Our next step is to make the holes required for the thumb turn and your door handle. This part involves first marking the required locations for the spindles and you'll begin by holding your new lock plate to the holes you've made to ensure they're lined up properly.
Always keep the area free of wood shavings
Hopefully, they all fit perfectly, which means it's time to push your pencil through the lock slides on both sides of the door to make markings for the drill holes.
This part of the process is designed to provide a little more certainty, as your next action is to drill holes through those marks. Then remove wood shavings that are produced as a result.
Step five - fitting the thumb turn lock
So, now we're actually going to be securing the thumb turn lock into place with the screws we mentioned at the beginning.
Once this is done, the thumb turn and your chosen bathroom door handles should be fitted into the holes we made earlier, making sure that the lock lines up properly with the area marked for the strike plate on the door frame.
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Consider who'll be using the bathroom
You have to keep in mind who's going to need to think about how smoothly your thumb turn operates. The last thing you want is for anyone to get stuck in the toilet because you've installed the mechanism too tightly.
Bathroom thumb turns need to be loose enough for a child to work the mechanism, but secure enough so that it keeps the door locked to protect the privacy of the person inside.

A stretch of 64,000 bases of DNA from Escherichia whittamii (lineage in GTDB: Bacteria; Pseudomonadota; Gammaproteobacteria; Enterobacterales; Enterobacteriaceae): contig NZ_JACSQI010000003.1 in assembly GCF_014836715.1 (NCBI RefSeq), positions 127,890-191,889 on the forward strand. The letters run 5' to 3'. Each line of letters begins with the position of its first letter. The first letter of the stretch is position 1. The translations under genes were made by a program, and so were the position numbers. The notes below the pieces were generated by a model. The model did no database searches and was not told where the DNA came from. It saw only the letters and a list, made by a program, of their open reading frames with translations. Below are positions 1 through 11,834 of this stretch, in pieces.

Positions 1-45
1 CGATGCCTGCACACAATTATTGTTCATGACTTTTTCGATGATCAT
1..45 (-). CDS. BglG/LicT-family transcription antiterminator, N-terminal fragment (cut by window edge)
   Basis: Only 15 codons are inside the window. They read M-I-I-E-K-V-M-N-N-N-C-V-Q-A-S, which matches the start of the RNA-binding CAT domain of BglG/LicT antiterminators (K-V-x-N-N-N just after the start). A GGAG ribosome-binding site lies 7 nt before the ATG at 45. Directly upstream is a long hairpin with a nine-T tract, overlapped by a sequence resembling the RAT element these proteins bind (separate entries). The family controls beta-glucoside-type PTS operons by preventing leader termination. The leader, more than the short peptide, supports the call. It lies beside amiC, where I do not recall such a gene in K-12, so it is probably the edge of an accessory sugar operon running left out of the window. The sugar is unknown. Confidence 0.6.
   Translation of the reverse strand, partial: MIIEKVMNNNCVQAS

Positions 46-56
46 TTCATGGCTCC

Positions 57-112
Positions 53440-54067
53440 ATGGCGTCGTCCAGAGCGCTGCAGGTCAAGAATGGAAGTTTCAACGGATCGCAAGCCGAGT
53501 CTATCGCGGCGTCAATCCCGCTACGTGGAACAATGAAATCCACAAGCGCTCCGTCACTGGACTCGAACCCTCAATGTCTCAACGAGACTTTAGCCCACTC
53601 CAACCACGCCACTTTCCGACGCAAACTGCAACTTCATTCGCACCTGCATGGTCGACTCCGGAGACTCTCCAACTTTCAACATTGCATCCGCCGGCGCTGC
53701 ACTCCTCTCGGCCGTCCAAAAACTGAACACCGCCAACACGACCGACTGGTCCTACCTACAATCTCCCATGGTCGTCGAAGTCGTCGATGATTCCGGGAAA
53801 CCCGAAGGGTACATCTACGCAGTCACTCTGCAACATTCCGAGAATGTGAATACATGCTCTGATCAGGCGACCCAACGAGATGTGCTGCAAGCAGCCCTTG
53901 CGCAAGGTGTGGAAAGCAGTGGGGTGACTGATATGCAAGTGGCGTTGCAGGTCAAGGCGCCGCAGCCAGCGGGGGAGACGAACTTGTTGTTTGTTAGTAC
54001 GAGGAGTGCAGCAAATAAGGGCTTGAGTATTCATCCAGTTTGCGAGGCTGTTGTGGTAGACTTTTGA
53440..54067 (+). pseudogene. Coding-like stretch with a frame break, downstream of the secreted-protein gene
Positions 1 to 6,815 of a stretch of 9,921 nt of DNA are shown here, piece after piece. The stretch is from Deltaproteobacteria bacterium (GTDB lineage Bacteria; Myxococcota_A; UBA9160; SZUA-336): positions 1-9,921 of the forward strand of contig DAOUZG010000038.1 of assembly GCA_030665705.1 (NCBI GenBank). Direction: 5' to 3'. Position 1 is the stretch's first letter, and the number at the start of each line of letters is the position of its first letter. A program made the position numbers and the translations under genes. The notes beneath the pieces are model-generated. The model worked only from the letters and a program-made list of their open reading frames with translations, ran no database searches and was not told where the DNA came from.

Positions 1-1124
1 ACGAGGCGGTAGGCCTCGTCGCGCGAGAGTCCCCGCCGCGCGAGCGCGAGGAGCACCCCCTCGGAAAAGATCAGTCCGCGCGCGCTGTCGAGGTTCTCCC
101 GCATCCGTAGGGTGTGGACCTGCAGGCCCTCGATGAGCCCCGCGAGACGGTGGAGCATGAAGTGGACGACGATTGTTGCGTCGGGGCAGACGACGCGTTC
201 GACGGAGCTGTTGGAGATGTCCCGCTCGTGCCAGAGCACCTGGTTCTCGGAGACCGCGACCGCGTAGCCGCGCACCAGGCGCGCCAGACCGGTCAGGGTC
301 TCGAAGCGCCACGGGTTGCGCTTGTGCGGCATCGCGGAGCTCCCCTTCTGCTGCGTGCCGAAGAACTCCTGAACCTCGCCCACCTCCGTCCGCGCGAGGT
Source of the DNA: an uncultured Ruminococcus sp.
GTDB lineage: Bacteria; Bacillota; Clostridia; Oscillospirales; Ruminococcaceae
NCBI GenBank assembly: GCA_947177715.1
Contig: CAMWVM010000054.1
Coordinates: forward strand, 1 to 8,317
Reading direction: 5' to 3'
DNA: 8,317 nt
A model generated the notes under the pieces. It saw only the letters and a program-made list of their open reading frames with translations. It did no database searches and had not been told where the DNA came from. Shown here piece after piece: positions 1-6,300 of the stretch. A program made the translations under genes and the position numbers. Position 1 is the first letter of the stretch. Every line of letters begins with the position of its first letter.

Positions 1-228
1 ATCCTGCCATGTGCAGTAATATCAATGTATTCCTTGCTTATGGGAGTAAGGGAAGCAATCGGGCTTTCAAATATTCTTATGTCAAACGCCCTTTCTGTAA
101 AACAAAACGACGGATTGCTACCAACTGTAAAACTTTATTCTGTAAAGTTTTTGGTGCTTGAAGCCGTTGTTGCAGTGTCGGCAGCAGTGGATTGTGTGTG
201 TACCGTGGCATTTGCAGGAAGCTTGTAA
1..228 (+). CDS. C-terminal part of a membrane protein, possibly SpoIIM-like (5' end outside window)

Step six - fitting the strike plate
Now that the thumb turn has been fitted, the job is nearly finished and all that's required now is to fit the strike plate onto the door jam.
If this area hasn't already been marked out by the old bathroom turn lock, you'll need to create the necessary strike plate placement markings now.
The easiest way to ensure your strike plate is in the right place is to measure from the door jam's centre point and draw a straight line to the middle of the locking mechanism.
Lastly, we'll be making holes for the door closing mechanism as we did in previous steps.
Enjoy Your New Bathroom Privacy!
After running your vacuum cleaner around the area, everything will now be neat and tidy, and so, well done, you've regained your bathroom privacy!
It's only a little lock, sure, but it gives you exactly what you need to relax and unwind while you soak in the tub in a room that's designed to provide calmness and serenity.
We hope that you've found our little guide nice and easy to follow and that it has demonstrated that these kinds of jobs are easy when you have the right know-how.
Fitting a thumb turn lock and the home improvement in general really doesn't have to be difficult. As long as you follow the old 'measure twice, cut once' mantra, you'll get the job done the right way the first time without wasting materials.